The EU is being called upon to ban the extraction of Bitcoin altogether – in this case, the Swedish authorities


The Swedish Financial Supervisory Authority Finansinspektionen and the environmental authority Naturvårdsverket requirethat the extraction of proof-of-work cryptocurrencies such as bitcoin would be banned in the EU.

A joint petition from the authorities describes how the most common method of extracting cryptocurrencies requires huge amounts of electricity and at the same time produces high CO2 emissions, which makes it more difficult to meet climate targets as mining continues to increase in the Nordic countries.

Agencies consider that the societal benefits of cryptocurrencies are questionable and problematic due to, among other things, the risks to consumers. In addition, cryptocurrency is used for criminal purposes such as money laundering, terrorist financing and extortion.

It is estimated that the two largest cryptocurrencies, Bitcoin and ether, consume twice as much electricity a year as the Swedish state as a whole. Mining produces huge amounts of carbon dioxide because it is done in countries where the price of energy is low and electricity is produced on a large scale with fossil fuels. In addition, as the value of bitcoin has risen, the operation of old power plants has continued due to mining.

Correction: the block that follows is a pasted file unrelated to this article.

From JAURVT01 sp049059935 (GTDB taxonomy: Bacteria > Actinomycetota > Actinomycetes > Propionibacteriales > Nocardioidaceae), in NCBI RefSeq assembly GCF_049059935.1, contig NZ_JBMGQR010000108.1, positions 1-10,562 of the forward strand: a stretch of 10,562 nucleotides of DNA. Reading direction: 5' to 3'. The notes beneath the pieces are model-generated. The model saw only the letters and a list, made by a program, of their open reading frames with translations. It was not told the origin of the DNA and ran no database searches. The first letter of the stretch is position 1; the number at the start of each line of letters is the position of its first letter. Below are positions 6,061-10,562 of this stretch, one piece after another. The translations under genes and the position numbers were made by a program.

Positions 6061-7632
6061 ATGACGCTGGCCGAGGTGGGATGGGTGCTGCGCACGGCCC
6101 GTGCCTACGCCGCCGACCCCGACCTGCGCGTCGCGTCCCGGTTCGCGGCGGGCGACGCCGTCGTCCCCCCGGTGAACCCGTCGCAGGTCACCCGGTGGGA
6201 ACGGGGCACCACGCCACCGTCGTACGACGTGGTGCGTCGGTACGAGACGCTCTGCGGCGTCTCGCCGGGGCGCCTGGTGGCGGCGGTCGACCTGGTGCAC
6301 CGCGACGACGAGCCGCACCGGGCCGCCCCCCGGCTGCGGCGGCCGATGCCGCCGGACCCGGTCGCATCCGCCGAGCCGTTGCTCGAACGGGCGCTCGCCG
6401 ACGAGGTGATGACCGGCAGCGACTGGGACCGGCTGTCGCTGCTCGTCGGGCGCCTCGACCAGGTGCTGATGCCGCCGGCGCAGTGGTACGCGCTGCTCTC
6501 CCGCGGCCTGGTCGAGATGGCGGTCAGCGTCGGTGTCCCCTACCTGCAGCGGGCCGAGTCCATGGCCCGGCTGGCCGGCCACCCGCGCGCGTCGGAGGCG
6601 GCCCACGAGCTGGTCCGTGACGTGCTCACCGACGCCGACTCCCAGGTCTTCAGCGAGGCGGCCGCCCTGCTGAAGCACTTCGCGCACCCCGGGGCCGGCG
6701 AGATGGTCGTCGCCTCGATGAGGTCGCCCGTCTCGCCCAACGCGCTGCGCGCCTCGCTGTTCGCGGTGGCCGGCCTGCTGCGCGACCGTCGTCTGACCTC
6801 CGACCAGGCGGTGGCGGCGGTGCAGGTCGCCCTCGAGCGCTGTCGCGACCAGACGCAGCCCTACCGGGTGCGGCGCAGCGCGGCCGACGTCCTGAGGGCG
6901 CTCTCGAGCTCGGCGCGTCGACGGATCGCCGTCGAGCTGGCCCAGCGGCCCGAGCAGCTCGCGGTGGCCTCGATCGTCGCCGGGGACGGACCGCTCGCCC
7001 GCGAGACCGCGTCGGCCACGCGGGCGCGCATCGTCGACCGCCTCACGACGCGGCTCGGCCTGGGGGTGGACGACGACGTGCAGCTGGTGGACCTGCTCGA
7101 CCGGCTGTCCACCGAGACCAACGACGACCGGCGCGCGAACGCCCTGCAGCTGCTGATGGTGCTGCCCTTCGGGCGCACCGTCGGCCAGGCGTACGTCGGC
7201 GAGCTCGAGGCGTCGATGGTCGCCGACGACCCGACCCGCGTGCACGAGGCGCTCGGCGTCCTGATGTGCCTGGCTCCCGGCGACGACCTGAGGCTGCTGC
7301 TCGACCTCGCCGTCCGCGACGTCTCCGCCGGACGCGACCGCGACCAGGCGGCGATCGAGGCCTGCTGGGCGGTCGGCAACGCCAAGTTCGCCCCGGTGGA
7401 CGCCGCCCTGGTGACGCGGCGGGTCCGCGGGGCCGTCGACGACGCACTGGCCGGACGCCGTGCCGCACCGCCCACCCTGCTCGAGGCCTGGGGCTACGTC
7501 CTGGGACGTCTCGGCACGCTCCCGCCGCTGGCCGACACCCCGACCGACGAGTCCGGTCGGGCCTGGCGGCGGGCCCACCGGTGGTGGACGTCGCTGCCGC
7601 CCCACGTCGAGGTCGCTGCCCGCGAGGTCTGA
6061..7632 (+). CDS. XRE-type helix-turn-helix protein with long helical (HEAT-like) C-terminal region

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Finansinspektionen and Naturvårdsverket believe that allowing large-scale mining in Sweden will prevent the country from meeting its emissions targets. The authorities want the renewable energy produced in the country to be used in the best possible way for society.

There are three requirements for agencies. They want proof-of-work mining to be banned in the EU. According to the agencies, mining can be done in other ways and reduce the required energy consumption by 99.95 percent. In anticipation of the EU ban, Sweden said the agencies should prevent an increase in mining in the country, and thirdly, the agencies insist that companies trading in proof-of-work mined currencies cannot describe themselves or their activities as sustainable.

Through these actions, the authorities hope that Sweden will set an example for the EU and other countries to promote more environmentally friendly mining.


Source: Tivi by www.tivi.fi.

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